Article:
Jack Jouett’s Heroic Midnight Ride in 1781


    About the author

    Donald Norman Moran
    Donald Norman Moran

    Donald Norman Moran was the editor of The Valley Compatriot, a newsletter of the Sons of Liberty Chapter of the Sons of the American Revolution.

    Silhouette of Jack Jouett.


      Every school child in America knows the famous poem from the pen of Henry Wadsworth Longfellow: “Listen, My children, and you shall hear – of the midnight ride of Paul Revere – On the eighteenth of April, in Seventy-five Hardly a man is now alive who remembers that famous day and year…”

      But, what of the “OTHER” ride. Long neglected by history, it undoubtedly had a greater impact on the outcome of the American Revolution then did Paul Revere’s ride. The following is a brief story of one of the most daring rides in history.

      The hero of this unbelievable story, Jack Jouett, looked the part of a hero. He stood a towering 6 ft 4 inches tall, weighed 220 pounds, and it was said of him that he “evidenced muscular developement and not adiposity”, and in one local account was described as “handsome”. Jouett was a Captain of Virginia Militia and was stationed in the Charlottesville, Virginia area.

      Late on the evening of June 3rd of 1781, Captain Jouett was asleep on the lawn in front of the “Cuckoo Tavern” (now a private residence). He was awakened by the sound of a large number of horsemen. Sitting up, he observed a large unit of the dreaded “White Coats”, a nick-name given to the British Dragoons in Colonel Banastre (the Butcher) Tarletons regiment. Tarleton himself was leading the cavalry column. Jouett was quick to realize the objective of this force. The Virginia General Assembly was in session at Charlottesville, some forty miles from the Cuckoo Tavern, and Governor Thomas Jefferson, Patrick Henry, and many other notorious ‘rebels’ were there. They were virtually helpless, as most of Virginia’s fighting men were up north with General George Washington, and the local Militia was ill-equipped and too few in numbers to stop Tarleton. The young General Marquis de LaFayette, who had been so successfully harassing the British, Tarleton in particular, was too far away to be of any assistance. The enormity of the situation sat squarely on Captain Jouetts broad shoulders. He and he alone had to save the General Assembly. It was utterly impossible! A forty-mile horseback ride in the middle of the night over rough terrain. Revere rode only 15 miles over good roads. Col. Tarleton certainly had advance scouts on the road to Charlottesville, hence that route was denied to Jouett. He had to go through the tangled Virginia backwoods.

      No sooner had the hoofbeats of the British Dragoons faded into the night, when Captain Jouett saddled his horse and plunged into the dense woods. Virginia Dabney wrote in his version of this story in the June, 1928 issue of Scribner’s magazine – “The unfrequented pathway over which this horseman set out on his all-night journey can only be imagined. His progress was greatly impeded by matted undergrowth, tangled bush, overhanging vines and gullies . . . his face was cruelly lashed by tree limbs as he rode forward and scars said to have remained the rest of his life were the result of lacerations sustained from these lowhanging branches.”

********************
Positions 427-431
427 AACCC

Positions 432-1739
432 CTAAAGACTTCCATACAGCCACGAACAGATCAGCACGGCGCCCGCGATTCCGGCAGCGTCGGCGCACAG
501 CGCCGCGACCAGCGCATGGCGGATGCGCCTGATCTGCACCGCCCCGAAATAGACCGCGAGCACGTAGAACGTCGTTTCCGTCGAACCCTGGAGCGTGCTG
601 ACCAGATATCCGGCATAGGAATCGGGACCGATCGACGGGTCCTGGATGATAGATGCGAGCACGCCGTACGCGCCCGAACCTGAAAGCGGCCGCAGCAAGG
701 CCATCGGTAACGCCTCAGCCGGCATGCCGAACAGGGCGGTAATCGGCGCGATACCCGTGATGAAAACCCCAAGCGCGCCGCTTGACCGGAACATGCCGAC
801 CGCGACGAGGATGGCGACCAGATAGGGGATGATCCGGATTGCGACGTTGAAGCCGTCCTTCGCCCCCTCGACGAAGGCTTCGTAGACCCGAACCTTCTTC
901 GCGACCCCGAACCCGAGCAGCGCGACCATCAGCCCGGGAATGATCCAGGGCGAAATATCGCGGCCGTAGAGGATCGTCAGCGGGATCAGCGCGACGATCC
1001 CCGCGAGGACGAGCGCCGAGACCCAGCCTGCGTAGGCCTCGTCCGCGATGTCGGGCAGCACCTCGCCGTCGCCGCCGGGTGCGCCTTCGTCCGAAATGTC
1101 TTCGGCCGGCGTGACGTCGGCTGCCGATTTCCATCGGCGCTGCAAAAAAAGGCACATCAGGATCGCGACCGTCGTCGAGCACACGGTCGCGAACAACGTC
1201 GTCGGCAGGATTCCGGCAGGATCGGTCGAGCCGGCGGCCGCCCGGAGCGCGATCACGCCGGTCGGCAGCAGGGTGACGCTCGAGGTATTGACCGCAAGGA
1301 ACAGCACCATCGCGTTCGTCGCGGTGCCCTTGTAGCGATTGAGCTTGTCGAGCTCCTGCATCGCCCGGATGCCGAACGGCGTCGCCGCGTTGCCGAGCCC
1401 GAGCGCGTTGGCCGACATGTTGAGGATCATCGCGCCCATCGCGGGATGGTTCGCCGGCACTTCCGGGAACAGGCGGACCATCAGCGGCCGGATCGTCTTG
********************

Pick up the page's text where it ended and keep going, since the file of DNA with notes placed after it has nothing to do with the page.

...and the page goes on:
A speedy horse, a strong will, and the aid of a full moon gave Captain Jouett a slight advantage. With the first light of dawn he arrived at Thomas Jefferson’s famous home, Monticello. He awoke Governor Jefferson and some of the Virginia Legislators who were staying at Monticello. Then, without hesitation, the exhausted Captain turned his horse and galloped to Charlottesville to spread the alarm. The Assemblymen at Charlottesville scattered, but only after voting to reconvene on June 7th at Staunton.

      Black and white illustration of governor thomas jefferson with a serious expression.

      Shortly after Governor Jefferson received the warning, he dispatched his family, gathered his important papers and then, he too departed. In his haste, he dropped his light walking sword. Realizing it a few minutes later, he returned to Monticello and retrieved it. While there he observed British Dragoons. Mounting his horse, he again galloped away.

      How close was his escape? Henry Randall, in his book, THE LIFE OF THOMAS JEFFERSON, reported that while Jefferson was on the lawn of Monticello, Captain of Dragoons McLeon was actually in the house.

      Captain Jack Jouett’s heroism was acknowledged by the Virginia Assembly, who presented him with a brace of silver mounted pistols and a jeweled sword.

      In 1782 Jouett migrated to Harrodsburg, Kentucky, the first settlement there. He married Miss Sally Robards, a former girlfriend from Virginia, and raised a family. He was very much involved in gaining statehood for what is now Kentucky, and later imported fine horses and cattle from England. It is said that he established the livestock industry of Kentucky. Captain Jack Jouett died on March 1, 1822 at the home of his daughter in Bath County, Kentucky. His place of burial is unknown.

      Stuart G. Gibbony, President of the Thomas Jefferson Memorial Foundation said of Jack Jouett in 1926: “But for Captain Jack Jouett’s heroic ride, there would have been no Yorktown and the Revolutionists would have been only unsuccessful rebels.” A fitting tribute to a gallant Patriot.

      A black and white illustration of two rifles crossed over one another.

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